BBFC Classification: 18
Director: Ti West
Starring: Jocelin Donahue, Tom Noonan, Mary Woronov, AJ Bowen, Dee Wallace, Brenda Cooney, Greta Gerwig
The House of the Devil could quite possibly be the movie that really shows those pesky youngsters how to make an effective horror movie. Harking back to an era when these types of movies were dubbed ‘chillers’, The House of the Devil takes the slow build-up and tense atmospheres of movies such as The Amityville Horror and Rosemary’s Baby and then climaxes in a crescendo of Hammer-style violence that is reminiscent of when movies were designed to scare and shock without the excessive use of CGI melty faces and the overuse of jump scares.
Jocelin Donahue plays Samantha, a student who is looking to move out of her university digs and get her own place. Hoping to come up with some rent money pretty quick she takes on a babysitting job for a slightly strange couple called the Ulmans, who live in a very big and spooky house. Samantha turns up at the house with her friend Megan (Greta Gerwig) for support but Mr. Ulman (Tom Noonan) tells Samantha that she won’t be babysitting a child but rather looking after his elderly mother-in-law, whom he claims will be no problem and Samantha won’t know she’s there. Not being too happy about it, Samantha refuses but Mr. Ulman, who refers a lot to the lunar eclipse that is happening that night, is desperate so he offers her more money. Samantha agrees, much to the annoyance of Megan, who leaves and says she’ll come back after midnight to pick Samantha up. After the Ulmans leave Samantha spends her time investigating the massive house, listening to her personal cassette player and ordering pizza, although after hearing strange bumps and noises she phones Mr. Ulman on the number he left, but apparently the number doesn’t exist…
Any further plot details will spoil the movie but if you’re a fan of old-fashioned spills and chills then you won’t be disappointed. The movie is a slow-burner, and the middle section when Samantha is investigating the house does take up a lot of the running time, but it’s this build-up of tension that makes the final act of the movie so effective. With its hat tipped towards classic Hammer and a big dose of ’70s horror – there are obvious nods towards The Exorcist and the aforementioned The Amityville Horror – this movie won’t suit everybody, especially given the violent extremes that movies seem to have to go to today, but director Ti West seems to have enough genre know-how to make it work and really show how terror can be effective when using a ‘less is more’ strategy. In fact, if you didn’t know this was a new movie then you could be forgiven for thinking it came out in the early ’80s – missed a marketing trick there!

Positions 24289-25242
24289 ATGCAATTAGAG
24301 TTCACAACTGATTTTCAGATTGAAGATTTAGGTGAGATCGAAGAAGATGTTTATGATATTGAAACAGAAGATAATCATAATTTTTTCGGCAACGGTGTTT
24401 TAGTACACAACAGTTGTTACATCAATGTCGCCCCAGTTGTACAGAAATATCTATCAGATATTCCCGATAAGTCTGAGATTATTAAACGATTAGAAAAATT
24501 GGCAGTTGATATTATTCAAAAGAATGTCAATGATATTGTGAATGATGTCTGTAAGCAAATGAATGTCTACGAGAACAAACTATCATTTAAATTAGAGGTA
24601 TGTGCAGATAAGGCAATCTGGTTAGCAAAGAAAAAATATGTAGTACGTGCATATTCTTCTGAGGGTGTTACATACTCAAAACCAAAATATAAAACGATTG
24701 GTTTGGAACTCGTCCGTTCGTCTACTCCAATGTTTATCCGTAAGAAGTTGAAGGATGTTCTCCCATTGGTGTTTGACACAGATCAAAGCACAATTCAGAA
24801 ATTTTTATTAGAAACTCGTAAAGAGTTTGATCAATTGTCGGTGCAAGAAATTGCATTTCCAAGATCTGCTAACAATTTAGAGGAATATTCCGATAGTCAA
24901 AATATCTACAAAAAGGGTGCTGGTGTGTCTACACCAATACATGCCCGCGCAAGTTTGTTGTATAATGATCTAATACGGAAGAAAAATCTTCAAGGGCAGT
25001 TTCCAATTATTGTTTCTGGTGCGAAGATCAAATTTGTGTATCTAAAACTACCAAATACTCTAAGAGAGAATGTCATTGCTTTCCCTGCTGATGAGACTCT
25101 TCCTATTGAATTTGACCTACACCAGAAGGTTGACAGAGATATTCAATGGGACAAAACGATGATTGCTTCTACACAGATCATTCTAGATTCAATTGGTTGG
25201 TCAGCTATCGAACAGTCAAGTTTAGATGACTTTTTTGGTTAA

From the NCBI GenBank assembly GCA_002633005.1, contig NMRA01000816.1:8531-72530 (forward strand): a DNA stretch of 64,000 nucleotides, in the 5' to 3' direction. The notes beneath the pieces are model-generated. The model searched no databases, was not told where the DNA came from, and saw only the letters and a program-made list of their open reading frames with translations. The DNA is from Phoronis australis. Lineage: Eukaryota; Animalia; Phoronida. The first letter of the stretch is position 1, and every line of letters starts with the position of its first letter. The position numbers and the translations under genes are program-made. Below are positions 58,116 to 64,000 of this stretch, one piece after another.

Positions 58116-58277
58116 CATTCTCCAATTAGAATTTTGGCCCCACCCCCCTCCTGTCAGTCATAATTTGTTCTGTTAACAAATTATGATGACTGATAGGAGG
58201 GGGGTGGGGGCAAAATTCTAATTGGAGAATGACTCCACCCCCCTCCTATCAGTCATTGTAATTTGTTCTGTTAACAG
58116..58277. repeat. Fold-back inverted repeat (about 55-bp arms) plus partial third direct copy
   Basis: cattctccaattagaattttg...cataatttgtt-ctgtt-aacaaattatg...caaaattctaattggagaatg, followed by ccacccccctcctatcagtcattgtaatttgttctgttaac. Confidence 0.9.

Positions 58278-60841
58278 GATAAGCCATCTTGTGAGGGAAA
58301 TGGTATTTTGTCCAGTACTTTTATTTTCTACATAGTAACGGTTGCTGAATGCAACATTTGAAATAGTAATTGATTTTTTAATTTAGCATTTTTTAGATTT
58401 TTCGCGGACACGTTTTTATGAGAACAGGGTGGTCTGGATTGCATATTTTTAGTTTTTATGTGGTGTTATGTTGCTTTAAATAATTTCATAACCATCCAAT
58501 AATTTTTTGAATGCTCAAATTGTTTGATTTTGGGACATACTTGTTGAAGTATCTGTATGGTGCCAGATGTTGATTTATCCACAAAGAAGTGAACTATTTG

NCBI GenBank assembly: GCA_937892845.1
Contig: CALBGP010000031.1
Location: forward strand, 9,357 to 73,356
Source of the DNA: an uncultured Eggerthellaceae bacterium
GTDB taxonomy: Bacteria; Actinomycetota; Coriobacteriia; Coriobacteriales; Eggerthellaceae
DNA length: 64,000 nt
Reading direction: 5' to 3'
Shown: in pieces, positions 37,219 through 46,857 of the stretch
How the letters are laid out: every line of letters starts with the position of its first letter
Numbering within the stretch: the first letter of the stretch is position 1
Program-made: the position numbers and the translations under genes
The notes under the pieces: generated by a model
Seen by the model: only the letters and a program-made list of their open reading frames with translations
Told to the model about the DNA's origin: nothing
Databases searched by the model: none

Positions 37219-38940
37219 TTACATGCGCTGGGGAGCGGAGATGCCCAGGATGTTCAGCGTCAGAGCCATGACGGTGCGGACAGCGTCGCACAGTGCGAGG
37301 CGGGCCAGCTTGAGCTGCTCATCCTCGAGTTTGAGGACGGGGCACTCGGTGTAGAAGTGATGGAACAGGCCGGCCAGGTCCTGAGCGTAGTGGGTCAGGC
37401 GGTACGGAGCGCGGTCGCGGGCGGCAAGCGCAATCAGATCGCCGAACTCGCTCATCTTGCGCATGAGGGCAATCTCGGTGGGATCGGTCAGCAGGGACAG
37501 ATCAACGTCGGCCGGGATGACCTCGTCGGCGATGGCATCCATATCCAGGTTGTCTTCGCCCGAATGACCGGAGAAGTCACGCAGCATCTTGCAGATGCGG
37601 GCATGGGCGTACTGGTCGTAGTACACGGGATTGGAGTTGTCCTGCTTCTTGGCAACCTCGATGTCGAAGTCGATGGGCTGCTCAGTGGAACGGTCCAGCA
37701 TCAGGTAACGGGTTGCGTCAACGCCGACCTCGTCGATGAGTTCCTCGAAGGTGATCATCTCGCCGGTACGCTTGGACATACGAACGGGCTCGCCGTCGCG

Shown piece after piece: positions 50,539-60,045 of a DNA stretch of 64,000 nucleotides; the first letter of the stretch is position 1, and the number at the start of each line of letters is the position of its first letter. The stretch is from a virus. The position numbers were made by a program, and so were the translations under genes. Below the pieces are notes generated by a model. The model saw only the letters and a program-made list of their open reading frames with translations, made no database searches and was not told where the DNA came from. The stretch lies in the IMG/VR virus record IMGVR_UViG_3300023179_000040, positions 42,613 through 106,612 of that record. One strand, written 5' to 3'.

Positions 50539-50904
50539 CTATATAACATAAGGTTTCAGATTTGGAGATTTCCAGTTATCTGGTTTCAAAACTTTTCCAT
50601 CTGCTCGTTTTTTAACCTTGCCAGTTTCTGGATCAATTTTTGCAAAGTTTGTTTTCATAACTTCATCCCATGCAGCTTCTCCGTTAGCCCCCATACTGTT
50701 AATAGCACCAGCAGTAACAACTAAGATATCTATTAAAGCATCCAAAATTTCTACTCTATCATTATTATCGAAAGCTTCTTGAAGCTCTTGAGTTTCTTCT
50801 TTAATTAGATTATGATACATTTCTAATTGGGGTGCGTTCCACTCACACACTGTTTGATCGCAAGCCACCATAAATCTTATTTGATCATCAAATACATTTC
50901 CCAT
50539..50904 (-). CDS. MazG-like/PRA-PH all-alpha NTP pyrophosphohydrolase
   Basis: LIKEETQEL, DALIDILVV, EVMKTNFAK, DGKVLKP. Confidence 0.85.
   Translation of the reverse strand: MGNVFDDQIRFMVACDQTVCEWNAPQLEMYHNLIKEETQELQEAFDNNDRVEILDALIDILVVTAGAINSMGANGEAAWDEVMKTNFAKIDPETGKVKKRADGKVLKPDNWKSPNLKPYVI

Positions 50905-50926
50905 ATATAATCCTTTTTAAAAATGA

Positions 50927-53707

Overall, this is a great movie and one that true genre fans will really appreciate. The acting is very good, especially Manhunter star Noonan as Mr. Ulman, and the script is convincing. Tense, atmospheric, creepy and disturbing, this throwback film is ironically a breath of fresh air in 21st century horror and a masterclass in how to make a lot out of very little.
Special Features: Audio Commentary by writer/director/editor Ti West and actress Jocelin Donahue, audio commentary by writer/director/editor Ti West, producers Larry Fessenden and Peter Phox and sound designer Graham Reznick, In The House of the Devil featurette, deleted scenes, trailer.
UK Release Date: 15th March 2010